Red-necked Stint (Calidris ruficollis) by Ian
Ian’s Bird of the Week – Red-necked Stint ~ by Ian Montgomery
Newsletter – 04-01-09
This time of the year, almost anywhere in the world, is a good time to go looking for waders. Not only does the (northern) Spring migration mean that unusual species can turn up, but many of these migrants are acquiring their breeding plumages. So, if you’ve ever been faced with the daunting challenge of identifying waders in their drab winter plumage, you could be in for some pleasant surprises.
Red-necked Stint (Calidris ruficollis) by Ian in breeding and non-breeding plumage
A case in point is the Red-necked Stint, a common non-breeding visitor to Australia, where the plumage is normally anything but red. The bird in the photo is in partial, or ‘pre-breeding’, plumage with the delicate
pinkish-chestnut face and breast and the black and chestnut wing coverts. A dapper little bird by any standards, I think.
‘Little’ is the operative word. Stints – there are 4 species – are the world’s smallest waders and the Red-necked Stint with a length of 13 – 16 cm/5 – 6.3″ is slightly smaller than a House Sparrow (14 – 16 cm). Size doesn’t stop it being one of the champions of migration, breeding in the Arctic tundra of Siberia and northern Alaska and spending the northern winter in Australasia and as far as south as sub-Antarctic islands.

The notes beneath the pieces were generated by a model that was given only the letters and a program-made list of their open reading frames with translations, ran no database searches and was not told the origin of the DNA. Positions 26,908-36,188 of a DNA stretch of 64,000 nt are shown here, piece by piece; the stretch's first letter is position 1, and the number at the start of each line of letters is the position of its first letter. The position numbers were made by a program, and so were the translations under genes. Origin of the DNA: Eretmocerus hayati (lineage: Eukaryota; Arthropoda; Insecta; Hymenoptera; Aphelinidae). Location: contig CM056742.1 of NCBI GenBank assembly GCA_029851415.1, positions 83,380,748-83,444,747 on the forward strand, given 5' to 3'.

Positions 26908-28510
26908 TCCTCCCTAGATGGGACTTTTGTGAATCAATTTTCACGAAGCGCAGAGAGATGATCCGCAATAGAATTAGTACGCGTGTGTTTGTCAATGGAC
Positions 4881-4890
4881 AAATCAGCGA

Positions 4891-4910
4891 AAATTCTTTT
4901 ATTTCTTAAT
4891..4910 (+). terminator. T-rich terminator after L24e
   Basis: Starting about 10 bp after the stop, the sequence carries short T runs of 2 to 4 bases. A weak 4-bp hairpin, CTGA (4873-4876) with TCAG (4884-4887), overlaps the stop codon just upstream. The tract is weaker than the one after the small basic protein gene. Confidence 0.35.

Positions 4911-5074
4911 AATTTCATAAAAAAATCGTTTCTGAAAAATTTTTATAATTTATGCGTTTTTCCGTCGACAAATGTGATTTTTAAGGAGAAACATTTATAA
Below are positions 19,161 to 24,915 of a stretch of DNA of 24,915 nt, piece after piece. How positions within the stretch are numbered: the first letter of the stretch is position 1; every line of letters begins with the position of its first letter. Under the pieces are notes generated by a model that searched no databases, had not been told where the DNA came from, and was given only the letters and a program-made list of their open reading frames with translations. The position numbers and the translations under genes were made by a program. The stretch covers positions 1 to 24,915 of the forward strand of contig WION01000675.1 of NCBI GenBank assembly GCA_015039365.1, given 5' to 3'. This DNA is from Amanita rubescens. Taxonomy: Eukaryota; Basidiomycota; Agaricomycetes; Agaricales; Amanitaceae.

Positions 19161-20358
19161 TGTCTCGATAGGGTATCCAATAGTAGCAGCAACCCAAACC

At this time of the year, the birds are feeding madly, building up their fat reserves for the long trip. Apparently, they can lose half of their body weight during the migration.
The sharp-eyed among you will have noticed that the photo was taken at Boat Harbour during a brief visit to the Sydney region earlier this week. It’s tax time and I went to Boat Harbour after a meeting with my accountant in nearby Sutherland. To my friends in Sydney I extend an apology that I didn’t have time to catch up with them.
Ian Montgomery, Birdway Pty Ltd,
454 Forestry Road, Bluewater, Qld 4818
Phone: +61-7 4751 3115
Preferred Email: email@example.com
Storks, doves, swallows, and thrushes all know when it’s time to fly away for the winter and when to come back… (Jer 8:7)
This is one of the catch-up newsletters I am finally finding time to do. Will be releasing several more of these in the next little bit. Finally have some time to work on them. See Ian’s Bird of the Week list to see Ian’s articles. He will continue to do his current ones also.
The Stint mentioned was getting ready for spring migration, but of course this time of the year, they start preparing for their fall migration. I also went to Ian’s Birdway and found an extra photo. The Stint is in the Scolopacidae Family of Sandpipers and Snipes. The Scolopacidaes are in the Charadriiformes Order which has 19 families.